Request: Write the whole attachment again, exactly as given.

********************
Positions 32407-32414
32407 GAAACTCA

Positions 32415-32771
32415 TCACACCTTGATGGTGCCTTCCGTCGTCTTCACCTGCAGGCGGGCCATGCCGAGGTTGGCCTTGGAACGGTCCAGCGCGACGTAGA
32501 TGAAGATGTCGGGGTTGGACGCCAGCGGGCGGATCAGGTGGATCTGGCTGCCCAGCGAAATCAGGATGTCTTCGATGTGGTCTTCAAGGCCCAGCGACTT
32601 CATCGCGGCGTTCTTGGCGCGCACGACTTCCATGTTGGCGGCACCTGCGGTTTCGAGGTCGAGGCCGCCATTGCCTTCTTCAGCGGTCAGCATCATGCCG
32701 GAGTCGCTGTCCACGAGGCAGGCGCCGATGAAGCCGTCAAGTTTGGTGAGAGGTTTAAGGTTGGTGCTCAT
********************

Positions 32407-32414
32407 GAAACTCA

Positions 32415-32771
32415 TCACACCTTGATGGTGCCTTCCGTCGTCTTCACCTGCAGGCGGGCCATGCCGAGGTTGGCCTTGGAACGGTCCAGCGCGACGTAGA
32501 TGAAGATGTCGGGGTTGGACGCCAGCGGGCGGATCAGGTGGATCTGGCTGCCCAGCGAAATCAGGATGTCTTCGATGTGGTCTTCAAGGCCCAGCGACTT
32601 CATCGCGGCGTTCTTGGCGCGCACGACTTCCATGTTGGCGGCACCTGCGGTTTCGAGGTCGAGGCCGCCATTGCCTTCTTCAGCGGTCAGCATCATGCCG
32701 GAGTCGCTGTCCACGAGGCAGGCGCCGATGAAGCCGTCAAGTTTGGTGAGAGGTTTAAGGTTGGTGCTCAT